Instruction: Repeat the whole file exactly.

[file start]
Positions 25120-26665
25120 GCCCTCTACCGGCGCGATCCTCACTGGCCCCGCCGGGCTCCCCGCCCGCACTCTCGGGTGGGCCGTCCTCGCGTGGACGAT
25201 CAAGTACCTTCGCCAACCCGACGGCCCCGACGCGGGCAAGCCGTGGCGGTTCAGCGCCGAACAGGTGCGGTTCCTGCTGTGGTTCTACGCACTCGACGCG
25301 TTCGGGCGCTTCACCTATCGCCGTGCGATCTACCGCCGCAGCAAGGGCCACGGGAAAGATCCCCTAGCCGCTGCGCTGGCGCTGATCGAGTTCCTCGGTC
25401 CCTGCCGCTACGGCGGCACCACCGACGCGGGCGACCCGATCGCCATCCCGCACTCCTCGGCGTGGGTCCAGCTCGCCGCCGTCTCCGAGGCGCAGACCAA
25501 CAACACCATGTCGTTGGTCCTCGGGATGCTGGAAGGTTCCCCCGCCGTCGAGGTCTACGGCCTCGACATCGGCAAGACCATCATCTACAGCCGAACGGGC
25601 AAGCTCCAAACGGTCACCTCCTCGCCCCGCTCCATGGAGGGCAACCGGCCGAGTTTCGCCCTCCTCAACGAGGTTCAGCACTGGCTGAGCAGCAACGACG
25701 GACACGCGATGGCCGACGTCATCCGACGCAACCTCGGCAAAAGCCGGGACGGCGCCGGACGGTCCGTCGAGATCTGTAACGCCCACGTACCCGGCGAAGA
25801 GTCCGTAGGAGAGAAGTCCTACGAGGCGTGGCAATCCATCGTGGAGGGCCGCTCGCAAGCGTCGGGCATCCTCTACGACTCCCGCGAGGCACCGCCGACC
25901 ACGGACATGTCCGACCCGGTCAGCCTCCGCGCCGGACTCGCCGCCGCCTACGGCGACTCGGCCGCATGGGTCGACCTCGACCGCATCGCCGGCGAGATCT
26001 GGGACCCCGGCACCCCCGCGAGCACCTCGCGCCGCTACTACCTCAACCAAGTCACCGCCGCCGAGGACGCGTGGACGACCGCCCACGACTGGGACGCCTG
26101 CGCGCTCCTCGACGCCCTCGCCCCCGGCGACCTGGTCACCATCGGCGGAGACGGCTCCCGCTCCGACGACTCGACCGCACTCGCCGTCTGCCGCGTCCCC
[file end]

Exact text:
Positions 25120-26665
25120 GCCCTCTACCGGCGCGATCCTCACTGGCCCCGCCGGGCTCCCCGCCCGCACTCTCGGGTGGGCCGTCCTCGCGTGGACGAT
25201 CAAGTACCTTCGCCAACCCGACGGCCCCGACGCGGGCAAGCCGTGGCGGTTCAGCGCCGAACAGGTGCGGTTCCTGCTGTGGTTCTACGCACTCGACGCG
25301 TTCGGGCGCTTCACCTATCGCCGTGCGATCTACCGCCGCAGCAAGGGCCACGGGAAAGATCCCCTAGCCGCTGCGCTGGCGCTGATCGAGTTCCTCGGTC
25401 CCTGCCGCTACGGCGGCACCACCGACGCGGGCGACCCGATCGCCATCCCGCACTCCTCGGCGTGGGTCCAGCTCGCCGCCGTCTCCGAGGCGCAGACCAA
25501 CAACACCATGTCGTTGGTCCTCGGGATGCTGGAAGGTTCCCCCGCCGTCGAGGTCTACGGCCTCGACATCGGCAAGACCATCATCTACAGCCGAACGGGC
25601 AAGCTCCAAACGGTCACCTCCTCGCCCCGCTCCATGGAGGGCAACCGGCCGAGTTTCGCCCTCCTCAACGAGGTTCAGCACTGGCTGAGCAGCAACGACG
25701 GACACGCGATGGCCGACGTCATCCGACGCAACCTCGGCAAAAGCCGGGACGGCGCCGGACGGTCCGTCGAGATCTGTAACGCCCACGTACCCGGCGAAGA
25801 GTCCGTAGGAGAGAAGTCCTACGAGGCGTGGCAATCCATCGTGGAGGGCCGCTCGCAAGCGTCGGGCATCCTCTACGACTCCCGCGAGGCACCGCCGACC
25901 ACGGACATGTCCGACCCGGTCAGCCTCCGCGCCGGACTCGCCGCCGCCTACGGCGACTCGGCCGCATGGGTCGACCTCGACCGCATCGCCGGCGAGATCT
26001 GGGACCCCGGCACCCCCGCGAGCACCTCGCGCCGCTACTACCTCAACCAAGTCACCGCCGCCGAGGACGCGTGGACGACCGCCCACGACTGGGACGCCTG
26101 CGCGCTCCTCGACGCCCTCGCCCCCGGCGACCTGGTCACCATCGGCGGAGACGGCTCCCGCTCCGACGACTCGACCGCACTCGCCGTCTGCCGCGTCCCC